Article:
Do you see the mystery novel unfolding? How do all the injuries to my LEFT ankle affect my RIGHT foot? I hope the suspense is killing you. Remember it’s a dark and stormy night!
During all the times I sprained that ankle I only had one physical therapy session on it. That was in high school. I thought I had died and went to the “You’re a special athlete heaven” because I finally had a professional work to take all the pain and swelling out of my ankle and tape it up properly. I never wanted to take that tape off. I think I kept that tape job on for three months! The only reason I finally took the tape off was because it was beginning to smell worse than my jock strap!
Once my mom was concerned enough with the swelling and the pretty black and blue colors that she took me to see an orthopedic doctor. “Wow” I thought to myself as a 15 year old boy. I’m going to see one of those doctors you read about in Sports Illustrated when an NBA player is hurt and is cared for. Surely a boy like me should be so lucky.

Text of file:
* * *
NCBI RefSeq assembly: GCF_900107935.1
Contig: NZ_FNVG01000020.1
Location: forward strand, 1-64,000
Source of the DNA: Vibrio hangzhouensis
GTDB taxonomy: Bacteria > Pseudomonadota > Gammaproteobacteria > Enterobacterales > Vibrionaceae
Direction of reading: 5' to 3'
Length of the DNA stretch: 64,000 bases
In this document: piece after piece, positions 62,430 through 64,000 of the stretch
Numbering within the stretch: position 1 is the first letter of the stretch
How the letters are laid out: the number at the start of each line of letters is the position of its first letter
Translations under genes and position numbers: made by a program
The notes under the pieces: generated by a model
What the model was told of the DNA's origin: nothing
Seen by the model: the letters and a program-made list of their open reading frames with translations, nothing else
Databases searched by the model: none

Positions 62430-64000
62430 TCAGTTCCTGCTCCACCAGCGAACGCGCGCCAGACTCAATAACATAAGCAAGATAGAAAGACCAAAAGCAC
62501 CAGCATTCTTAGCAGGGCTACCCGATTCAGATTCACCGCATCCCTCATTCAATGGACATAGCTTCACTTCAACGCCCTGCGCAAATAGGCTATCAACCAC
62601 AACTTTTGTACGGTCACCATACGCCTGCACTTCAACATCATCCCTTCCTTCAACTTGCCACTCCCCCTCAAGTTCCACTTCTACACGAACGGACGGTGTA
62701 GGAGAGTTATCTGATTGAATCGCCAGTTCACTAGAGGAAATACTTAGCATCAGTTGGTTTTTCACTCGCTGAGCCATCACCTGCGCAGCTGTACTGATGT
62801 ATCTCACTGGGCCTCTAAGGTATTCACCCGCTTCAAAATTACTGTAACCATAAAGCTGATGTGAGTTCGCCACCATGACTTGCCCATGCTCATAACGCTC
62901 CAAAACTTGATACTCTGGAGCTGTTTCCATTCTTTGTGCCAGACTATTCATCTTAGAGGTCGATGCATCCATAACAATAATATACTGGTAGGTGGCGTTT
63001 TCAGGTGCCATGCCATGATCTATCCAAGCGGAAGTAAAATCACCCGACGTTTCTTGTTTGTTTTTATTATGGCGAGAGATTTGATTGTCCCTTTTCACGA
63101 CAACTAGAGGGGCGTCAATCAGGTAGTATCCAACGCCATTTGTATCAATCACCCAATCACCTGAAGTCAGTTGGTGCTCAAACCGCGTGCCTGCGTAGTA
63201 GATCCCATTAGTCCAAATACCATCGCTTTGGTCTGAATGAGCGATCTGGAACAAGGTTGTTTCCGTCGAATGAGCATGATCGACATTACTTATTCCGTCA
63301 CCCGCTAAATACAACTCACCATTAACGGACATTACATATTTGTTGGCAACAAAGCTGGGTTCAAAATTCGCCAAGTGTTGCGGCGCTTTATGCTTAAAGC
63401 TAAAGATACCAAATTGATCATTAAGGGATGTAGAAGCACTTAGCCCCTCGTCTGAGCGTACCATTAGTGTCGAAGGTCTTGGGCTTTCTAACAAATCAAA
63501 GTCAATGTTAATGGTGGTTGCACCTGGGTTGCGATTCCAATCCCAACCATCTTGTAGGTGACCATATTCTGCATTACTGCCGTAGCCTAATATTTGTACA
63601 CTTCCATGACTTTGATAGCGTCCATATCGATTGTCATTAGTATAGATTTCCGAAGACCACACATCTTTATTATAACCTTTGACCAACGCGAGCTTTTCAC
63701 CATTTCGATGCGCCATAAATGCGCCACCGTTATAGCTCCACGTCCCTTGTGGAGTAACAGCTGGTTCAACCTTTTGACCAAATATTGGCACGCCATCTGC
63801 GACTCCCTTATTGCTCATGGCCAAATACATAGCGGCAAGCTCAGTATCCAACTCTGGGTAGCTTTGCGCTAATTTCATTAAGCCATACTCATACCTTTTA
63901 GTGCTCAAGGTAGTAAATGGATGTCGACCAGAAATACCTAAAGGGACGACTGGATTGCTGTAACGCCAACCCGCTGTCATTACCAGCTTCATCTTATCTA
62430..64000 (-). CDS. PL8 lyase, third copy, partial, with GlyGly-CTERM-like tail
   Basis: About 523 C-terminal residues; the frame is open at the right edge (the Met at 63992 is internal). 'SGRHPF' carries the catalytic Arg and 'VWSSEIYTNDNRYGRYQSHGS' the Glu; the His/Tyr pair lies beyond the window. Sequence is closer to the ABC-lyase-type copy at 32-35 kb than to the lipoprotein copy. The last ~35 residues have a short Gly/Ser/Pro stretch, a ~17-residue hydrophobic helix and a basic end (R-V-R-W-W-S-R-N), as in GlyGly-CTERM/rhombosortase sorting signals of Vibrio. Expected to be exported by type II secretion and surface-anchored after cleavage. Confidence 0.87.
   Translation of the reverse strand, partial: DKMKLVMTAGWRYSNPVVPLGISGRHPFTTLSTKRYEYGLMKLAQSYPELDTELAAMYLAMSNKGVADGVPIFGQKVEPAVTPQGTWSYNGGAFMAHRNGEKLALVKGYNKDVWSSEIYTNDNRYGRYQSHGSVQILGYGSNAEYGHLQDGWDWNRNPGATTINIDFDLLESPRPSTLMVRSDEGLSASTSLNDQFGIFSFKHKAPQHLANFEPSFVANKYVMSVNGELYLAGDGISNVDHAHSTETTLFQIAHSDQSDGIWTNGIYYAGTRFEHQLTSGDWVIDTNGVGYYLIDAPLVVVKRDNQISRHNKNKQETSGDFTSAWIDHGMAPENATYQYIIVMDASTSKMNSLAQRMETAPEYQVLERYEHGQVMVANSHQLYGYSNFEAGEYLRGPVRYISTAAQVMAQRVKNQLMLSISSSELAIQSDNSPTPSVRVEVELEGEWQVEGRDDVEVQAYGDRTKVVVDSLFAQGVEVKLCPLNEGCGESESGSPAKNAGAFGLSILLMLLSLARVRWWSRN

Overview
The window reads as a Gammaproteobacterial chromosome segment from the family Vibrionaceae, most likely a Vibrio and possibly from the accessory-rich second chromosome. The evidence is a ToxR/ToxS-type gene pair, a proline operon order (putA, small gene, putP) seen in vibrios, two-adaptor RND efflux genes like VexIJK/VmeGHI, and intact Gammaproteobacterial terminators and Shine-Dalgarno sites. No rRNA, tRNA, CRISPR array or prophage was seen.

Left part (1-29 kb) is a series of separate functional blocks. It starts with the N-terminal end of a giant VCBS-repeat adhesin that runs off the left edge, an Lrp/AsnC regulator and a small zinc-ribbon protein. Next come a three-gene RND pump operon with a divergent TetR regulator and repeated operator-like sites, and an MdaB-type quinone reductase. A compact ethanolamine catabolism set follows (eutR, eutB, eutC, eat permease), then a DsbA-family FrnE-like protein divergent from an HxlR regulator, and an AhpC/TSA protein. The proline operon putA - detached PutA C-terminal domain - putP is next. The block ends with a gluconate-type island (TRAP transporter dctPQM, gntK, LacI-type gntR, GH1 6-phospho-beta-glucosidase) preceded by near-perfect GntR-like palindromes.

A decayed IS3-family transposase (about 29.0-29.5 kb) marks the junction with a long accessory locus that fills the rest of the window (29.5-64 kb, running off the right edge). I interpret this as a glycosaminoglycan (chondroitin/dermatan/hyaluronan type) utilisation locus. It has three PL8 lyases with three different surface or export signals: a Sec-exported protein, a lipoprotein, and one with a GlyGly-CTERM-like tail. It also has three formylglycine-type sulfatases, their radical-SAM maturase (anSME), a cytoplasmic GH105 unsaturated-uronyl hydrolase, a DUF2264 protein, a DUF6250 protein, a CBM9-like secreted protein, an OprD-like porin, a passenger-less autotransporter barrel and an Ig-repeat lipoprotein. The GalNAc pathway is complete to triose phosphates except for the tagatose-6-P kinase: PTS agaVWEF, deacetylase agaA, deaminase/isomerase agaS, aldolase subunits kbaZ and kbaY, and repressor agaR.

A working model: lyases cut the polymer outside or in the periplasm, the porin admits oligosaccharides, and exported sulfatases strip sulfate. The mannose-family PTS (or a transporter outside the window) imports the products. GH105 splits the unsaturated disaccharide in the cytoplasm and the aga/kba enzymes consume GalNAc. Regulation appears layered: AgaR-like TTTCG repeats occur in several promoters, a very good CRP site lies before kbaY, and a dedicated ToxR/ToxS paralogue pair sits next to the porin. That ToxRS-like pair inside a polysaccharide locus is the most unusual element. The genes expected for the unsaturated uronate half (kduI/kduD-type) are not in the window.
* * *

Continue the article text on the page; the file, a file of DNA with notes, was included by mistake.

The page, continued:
In the end, all the orthopedic doctor did was to drain the swelling out of the ankle and tell me, “You’ll probably have major issues with your ankle in the future so I recommend you quit playing sports.” So I finally now understood what disappointment felt like. I mean I had lost games before and never felt that bad. Was he for real? Quit playing? You had to drag me out of the gym to get me to leave. I was not going to quit and I let my mom know that on the way home.
Well fast forward to about the time I was in my late thirties. I was beginning to have some pain in my feet so I went to see a podiatrist, a foot doctor. Surely a respected doctor could help me. He did, in a way. He did not take any x-rays but recommend I wear a special hard plastic “orthotic” in my shoes. So that’s what I did for about 10 years. It did help, after about three months of hell, the pain finally went away.
Oh but now the story gets better.